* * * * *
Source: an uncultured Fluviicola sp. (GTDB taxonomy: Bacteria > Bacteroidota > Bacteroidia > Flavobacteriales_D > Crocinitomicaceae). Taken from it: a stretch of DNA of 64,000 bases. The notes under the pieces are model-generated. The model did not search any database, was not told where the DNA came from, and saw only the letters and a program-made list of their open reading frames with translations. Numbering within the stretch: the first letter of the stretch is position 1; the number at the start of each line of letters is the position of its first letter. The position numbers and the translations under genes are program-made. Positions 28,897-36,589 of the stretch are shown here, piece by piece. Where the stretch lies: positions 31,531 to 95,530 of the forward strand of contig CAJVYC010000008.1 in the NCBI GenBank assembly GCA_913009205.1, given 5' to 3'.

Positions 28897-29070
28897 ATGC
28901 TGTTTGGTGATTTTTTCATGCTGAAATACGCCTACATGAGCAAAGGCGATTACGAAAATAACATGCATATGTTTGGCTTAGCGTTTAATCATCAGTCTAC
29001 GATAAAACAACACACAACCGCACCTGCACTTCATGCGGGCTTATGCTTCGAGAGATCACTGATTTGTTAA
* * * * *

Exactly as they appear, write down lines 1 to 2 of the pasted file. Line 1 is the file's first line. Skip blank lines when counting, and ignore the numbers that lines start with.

Source: an uncultured Fluviicola sp. (GTDB taxonomy: Bacteria > Bacteroidota > Bacteroidia > Flavobacteriales_D > Crocinitomicaceae). Taken from it: a stretch of DNA of 64,000 bases. The notes under the pieces are model-generated. The model did not search any database, was not told where the DNA came from, and saw only the letters and a program-made list of their open reading frames with translations. Numbering within the stretch: the first letter of the stretch is position 1; the number at the start of each line of letters is the position of its first letter. The position numbers and the translations under genes are program-made. Positions 28,897-36,589 of the stretch are shown here, piece by piece. Where the stretch lies: positions 31,531 to 95,530 of the forward strand of contig CAJVYC010000008.1 in the NCBI GenBank assembly GCA_913009205.1, given 5' to 3'.

Positions 28897-29070